When looking at shops like Do You Read Me in Berlin recently, so full of people, it is difficult to say the print is dying…Dirk Mönkemöller: I totally agree. The point is: Most magazines of the new generation are small and have way less readers then the big shot magazines used to have. This is how they work and survive. But it's not easy... There is much passion involved. And not so much payment...
Dirk Mönkemöller, Credit: Frau Babic
Is it hard to fight against digital trends?Dirk: Not at all. In fact the web helps us and other small magazines to find readers. Local ones and some from around the world. I think that the people enjoy the possibilities of the digital world (just like us) – but sometimes they enjoy the slowness of a well made printed magazine in contrast to the fast and steady stream of things that pop up on the web.Konstantin:
I do not know German, but remember I bought your magazine several times. Something in the covers is always taking my attention. How important is the cover and how do you decide what to put on the cover?Dirk: Obviously it's important. The cover of a magazine is like a window that shows just a tiny bit of the world that is inside the magazine. We usually just use a nice picture or illustration, we don't explain the content of the magazine on the cover. So it's a bit challenging for potential readers. They either find interest in the cover – or not. But I think many people take a look at The Weekender because it's so different to other magazines. Especially the cover.
You are not a monthly publication? Ever thought about going monthly?Dirk: We publish 4 issues a year. Of course it would be wonderful to go monthly. But right now that is impossible. We still don't earn a lot money with the magazine (which is okay) and we are just a small team of 2 persons and both of us have to go and work and earn money elsewhere. This may sound shitty, but it also gives us a lot of freedom. And I think freedom is important for a magazine like ours. It sets us apart from others.Konstantin:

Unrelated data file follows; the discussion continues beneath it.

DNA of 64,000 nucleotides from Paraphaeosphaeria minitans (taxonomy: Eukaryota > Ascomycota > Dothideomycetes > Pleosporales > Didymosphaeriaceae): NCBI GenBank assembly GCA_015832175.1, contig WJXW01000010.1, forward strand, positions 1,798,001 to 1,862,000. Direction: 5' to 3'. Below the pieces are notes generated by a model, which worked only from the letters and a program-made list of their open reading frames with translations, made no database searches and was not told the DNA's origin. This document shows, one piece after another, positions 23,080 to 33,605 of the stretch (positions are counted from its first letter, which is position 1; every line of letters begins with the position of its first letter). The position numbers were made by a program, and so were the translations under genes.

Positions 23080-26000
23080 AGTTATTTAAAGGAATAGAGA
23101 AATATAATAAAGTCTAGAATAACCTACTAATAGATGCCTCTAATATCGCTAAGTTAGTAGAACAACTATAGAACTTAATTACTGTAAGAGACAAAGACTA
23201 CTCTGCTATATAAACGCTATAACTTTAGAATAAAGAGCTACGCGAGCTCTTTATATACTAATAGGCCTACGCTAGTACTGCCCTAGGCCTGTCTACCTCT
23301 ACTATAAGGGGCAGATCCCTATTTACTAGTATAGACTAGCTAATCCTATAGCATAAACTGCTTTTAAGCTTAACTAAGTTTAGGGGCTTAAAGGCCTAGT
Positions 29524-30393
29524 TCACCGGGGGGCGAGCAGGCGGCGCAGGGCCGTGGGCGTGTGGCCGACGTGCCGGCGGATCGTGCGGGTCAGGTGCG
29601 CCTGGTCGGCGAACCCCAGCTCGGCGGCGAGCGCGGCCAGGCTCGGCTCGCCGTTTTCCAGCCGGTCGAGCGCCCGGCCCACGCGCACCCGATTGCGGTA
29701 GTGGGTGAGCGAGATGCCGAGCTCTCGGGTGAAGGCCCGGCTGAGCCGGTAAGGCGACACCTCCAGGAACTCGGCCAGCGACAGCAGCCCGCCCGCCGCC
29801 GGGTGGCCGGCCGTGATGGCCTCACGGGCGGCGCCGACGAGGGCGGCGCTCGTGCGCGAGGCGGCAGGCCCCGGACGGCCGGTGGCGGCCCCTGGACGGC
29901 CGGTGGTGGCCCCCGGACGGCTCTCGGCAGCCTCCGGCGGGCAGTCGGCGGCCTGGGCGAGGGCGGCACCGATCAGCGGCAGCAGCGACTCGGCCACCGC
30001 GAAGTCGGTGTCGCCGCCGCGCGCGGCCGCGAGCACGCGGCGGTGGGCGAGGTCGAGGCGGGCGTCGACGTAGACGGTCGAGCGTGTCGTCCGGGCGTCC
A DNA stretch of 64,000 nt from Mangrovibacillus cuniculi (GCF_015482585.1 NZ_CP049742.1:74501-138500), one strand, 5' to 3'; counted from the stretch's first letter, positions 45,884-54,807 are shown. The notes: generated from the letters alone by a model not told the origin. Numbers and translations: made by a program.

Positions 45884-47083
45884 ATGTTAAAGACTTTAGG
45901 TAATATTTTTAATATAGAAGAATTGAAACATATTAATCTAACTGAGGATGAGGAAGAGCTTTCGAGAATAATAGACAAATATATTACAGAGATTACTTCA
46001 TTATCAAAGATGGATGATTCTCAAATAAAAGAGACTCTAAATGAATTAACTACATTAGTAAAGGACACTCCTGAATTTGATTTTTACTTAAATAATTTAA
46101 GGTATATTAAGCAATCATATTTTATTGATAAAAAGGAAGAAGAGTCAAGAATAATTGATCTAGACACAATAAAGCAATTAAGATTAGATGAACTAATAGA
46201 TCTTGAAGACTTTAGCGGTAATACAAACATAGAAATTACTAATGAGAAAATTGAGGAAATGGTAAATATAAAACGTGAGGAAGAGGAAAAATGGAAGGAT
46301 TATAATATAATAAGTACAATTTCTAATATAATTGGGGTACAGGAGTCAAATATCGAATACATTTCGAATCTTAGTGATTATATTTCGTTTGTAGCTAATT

What is your media menu? What helps you feel young, innovative, curious?Dirk: This is a hard one... Maybe it's a good idea to not be young, innovative and curious. We rather stick to older classic magazines that inspire us. We enjoy issues of National Geographic or Merian (from Germany) from the fifties and sixties. This is where we find inspiration. The up-to-date magazines from around the world are interesting, too. But we try not to follow trends because too many magazines look the same nowadays.
It seems to me the magazine has an old-school print feel… How can you describe the magazine in few words?Dirk:
Like I said: We enjoy old magazines. Of course our contents are very much zeitgeist – like interiors, traveling, nature, food, handcrafted stuff. But somehow we seem to be struck in the old days.
Konstantin: Do you beleive in the rules of writing - for example someone once said that a good writer is supposed to read at least twice as much as he writes, otherwise he is not improving his skills. Would you agree?
Yes, I would agree. It's always good to read a lot. No matter what... magazines, newspapers, books. But once a writer finds his (or her) own style of writing it's all good. It's a profession. I can imagine that there are some writers who just do their thing – no matter what is happening around them. But this is rare.Konstantin:
How long does it take to compile everything for the magazine?Dirk:
I would say 2 month. Maybe some more days. It feels like a long time. But this is time we need to make the magazine that we want to make.Konstantin:
When people reach a certain level they often hire assistants to do a lot of their work. Do you have help or do you have to battle the beast yourself?Dirk:
We have help. There are some people we can rely on. But we don't have assistants or so. We pretty much take care of everything ourselves. It's not very glamourous. It's work! But it feels great to know that there are like-minded people who feel the same way and help us to create a unique magazine.Konstantin:
Finally, choose a book for the beach you would love to have time to read this summer?Dirk:
Right now I enjoy reading the books by Karl-Ove Knausgaard from Norway, they are about his life and family. But I would recommend reading the weekend edition of Süddeutsche Zeitung at the beach. These people from Munich are doing a great job and it's feeling kinda old-school to read a big-size newspaper with oily hands on a sunny beach.
***Dirk Mönkemöller is the founder of the Weekender magazine (http://www.the-weekender.com), an independent magazine on housing, travel, food and nature. It appears every three months.